Archive for January, 2012

Easy recipe: Scrumptious split pea soup

Bean-based soups are amazing for their nutritional value and the sheer comfort they provide, not to mention that they cost so little to make. The problem with making most legume soups from scratch is the amount of time it takes to soak the beans – usually overnight – and then cook them, which can take hours more. If you don’t do it properly, instead of a soft bean, you’ll risk biting into something as hard as a rock.

Split pea soup doesn’t have these issues. Like lentils, the beauty of split peas is that they cook quickly – about 45 minutes – and require no soaking beforehand. Yet they pack plenty of fiber and protein, and about zero fat. Add the soup’s earthy taste and warm-your-belly satisfaction, and split pea is a winner. It’s also very cost-effective and can be tailored to a variety of tastes. You can buy a 1-pound bag of dried split peas in just about any grocery store for around $2 or less. The soup can be made vegetarian style or, for even more flavor, can include crisp, rendered bacon bits or a traditional ham hock.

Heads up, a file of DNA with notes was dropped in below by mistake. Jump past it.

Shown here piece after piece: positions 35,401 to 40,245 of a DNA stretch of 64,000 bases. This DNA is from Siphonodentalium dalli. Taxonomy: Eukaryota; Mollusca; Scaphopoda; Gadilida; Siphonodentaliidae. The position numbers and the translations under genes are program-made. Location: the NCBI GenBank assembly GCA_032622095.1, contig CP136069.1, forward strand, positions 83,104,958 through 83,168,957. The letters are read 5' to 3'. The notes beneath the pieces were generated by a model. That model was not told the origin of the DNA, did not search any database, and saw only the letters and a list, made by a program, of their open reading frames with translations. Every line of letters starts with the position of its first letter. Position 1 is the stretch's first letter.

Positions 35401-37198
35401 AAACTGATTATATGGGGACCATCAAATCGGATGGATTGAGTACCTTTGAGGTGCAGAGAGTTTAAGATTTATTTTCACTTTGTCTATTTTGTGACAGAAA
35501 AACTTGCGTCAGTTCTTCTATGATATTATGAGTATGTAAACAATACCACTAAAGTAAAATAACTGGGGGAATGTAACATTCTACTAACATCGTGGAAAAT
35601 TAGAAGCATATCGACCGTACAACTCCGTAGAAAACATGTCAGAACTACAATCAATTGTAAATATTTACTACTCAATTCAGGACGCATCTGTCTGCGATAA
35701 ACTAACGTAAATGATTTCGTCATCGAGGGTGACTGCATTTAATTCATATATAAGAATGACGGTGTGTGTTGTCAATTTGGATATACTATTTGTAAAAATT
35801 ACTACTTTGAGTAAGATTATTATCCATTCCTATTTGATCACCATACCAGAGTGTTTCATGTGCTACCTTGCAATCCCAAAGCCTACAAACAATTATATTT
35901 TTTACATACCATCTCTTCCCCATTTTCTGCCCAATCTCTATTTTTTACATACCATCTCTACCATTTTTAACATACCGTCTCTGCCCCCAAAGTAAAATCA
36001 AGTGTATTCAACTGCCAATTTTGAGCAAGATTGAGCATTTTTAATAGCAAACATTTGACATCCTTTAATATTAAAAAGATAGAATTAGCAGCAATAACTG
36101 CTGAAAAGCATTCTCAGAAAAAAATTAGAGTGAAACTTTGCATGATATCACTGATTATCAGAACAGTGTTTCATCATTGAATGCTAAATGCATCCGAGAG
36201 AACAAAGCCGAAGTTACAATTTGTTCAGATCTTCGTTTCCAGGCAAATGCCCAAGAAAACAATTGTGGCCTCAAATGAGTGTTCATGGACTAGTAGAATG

While water can be used as the base liquid, I prefer broth or stock since it adds flavor. You can use chicken, vegetable, even turkey or beef broth, or a combination thereof.

[SEE HOW TO MAKE STOCK]

I like to mix low-sodium chicken broth and vegetable broth for mine. Furthermore, I bolster my split pea with potatoes, carrots and onions and garlic. The result is a big pot of soup that can feed an army.

If making homemade soup has daunted you all these years, start with split pea, and start right here.

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5 foods to try in 2012

It’s the new year, that time when we make resolutions, ponder life’s big questions and wonder how that last year flew by so quickly. Oftentimes the first of these involves diets, and with them, vows to eat better.

Before you roll your eyes, don’t worry: This isn’t necessarily an article about nutrition or how to shed calories. Rather, it’s suggestions on five foods to try that may be new to you – all of which do happen to boost flavor in a relatively healthful way.

These foods are not usually eaten alone, and that’s the beauty of them: They can make a dish that’s tried and true better, and can be used in lieu of ingredients that are higher in fat and/or calories. They can introduce flavors you may not be familiar with, and are all ripe for experimentation.

Here are the five foods that top my recommended list of ones to try in the new year. I hope those that are new to you will find their way into your kitchen in 2012.

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